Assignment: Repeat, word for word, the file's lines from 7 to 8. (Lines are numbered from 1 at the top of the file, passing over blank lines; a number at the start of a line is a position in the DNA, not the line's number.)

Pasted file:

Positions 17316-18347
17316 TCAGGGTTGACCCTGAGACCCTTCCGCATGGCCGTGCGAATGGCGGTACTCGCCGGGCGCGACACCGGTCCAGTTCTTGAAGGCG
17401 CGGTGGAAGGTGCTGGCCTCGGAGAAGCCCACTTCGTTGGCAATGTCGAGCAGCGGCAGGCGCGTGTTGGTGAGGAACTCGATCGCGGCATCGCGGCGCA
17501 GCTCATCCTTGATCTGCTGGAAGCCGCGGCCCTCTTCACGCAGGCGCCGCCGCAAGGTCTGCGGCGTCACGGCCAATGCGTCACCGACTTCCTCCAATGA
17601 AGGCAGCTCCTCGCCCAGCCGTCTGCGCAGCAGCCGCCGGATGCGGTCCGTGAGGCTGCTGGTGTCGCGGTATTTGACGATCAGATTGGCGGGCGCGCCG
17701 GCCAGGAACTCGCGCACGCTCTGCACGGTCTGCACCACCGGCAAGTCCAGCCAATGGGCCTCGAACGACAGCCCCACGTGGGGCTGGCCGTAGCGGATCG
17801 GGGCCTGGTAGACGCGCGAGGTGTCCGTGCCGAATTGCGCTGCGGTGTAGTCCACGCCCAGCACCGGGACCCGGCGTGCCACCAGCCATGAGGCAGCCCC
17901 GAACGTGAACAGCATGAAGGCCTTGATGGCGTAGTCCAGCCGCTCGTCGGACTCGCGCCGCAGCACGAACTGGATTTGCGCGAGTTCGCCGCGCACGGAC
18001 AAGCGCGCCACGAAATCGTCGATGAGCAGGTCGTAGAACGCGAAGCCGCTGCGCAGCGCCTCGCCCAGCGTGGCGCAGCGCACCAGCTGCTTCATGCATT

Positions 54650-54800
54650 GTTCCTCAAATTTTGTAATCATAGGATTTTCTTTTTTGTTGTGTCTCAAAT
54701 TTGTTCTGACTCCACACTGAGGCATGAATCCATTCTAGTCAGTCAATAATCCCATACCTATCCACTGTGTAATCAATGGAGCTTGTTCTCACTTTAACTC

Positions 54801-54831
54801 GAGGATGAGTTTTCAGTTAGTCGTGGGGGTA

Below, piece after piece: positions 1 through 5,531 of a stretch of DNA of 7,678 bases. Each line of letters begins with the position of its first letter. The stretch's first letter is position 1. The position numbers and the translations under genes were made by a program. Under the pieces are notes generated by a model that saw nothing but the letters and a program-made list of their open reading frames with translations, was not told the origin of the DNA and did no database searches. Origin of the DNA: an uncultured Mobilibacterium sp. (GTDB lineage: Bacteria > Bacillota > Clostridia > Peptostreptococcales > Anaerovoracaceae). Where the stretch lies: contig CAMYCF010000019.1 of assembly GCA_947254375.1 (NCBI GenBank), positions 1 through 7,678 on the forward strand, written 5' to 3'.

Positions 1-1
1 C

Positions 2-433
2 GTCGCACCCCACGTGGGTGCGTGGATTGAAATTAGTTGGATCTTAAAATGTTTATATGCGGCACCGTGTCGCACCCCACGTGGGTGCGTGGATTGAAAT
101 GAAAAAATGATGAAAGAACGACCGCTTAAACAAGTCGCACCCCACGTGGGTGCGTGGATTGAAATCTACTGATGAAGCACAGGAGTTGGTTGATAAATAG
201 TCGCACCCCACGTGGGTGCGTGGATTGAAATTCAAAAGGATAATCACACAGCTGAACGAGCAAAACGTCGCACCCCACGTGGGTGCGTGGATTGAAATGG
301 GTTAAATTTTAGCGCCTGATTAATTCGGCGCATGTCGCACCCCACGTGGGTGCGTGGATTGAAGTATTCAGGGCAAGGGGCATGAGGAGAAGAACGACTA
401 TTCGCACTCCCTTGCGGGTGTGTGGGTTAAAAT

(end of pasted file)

17801 GGGCCTGGTAGACGCGCGAGGTGTCCGTGCCGAATTGCGCTGCGGTGTAGTCCACGCCCAGCACCGGGACCCGGCGTGCCACCAGCCATGAGGCAGCCCC
17901 GAACGTGAACAGCATGAAGGCCTTGATGGCGTAGTCCAGCCGCTCGTCGGACTCGCGCCGCAGCACGAACTGGATTTGCGCGAGTTCGCCGCGCACGGAC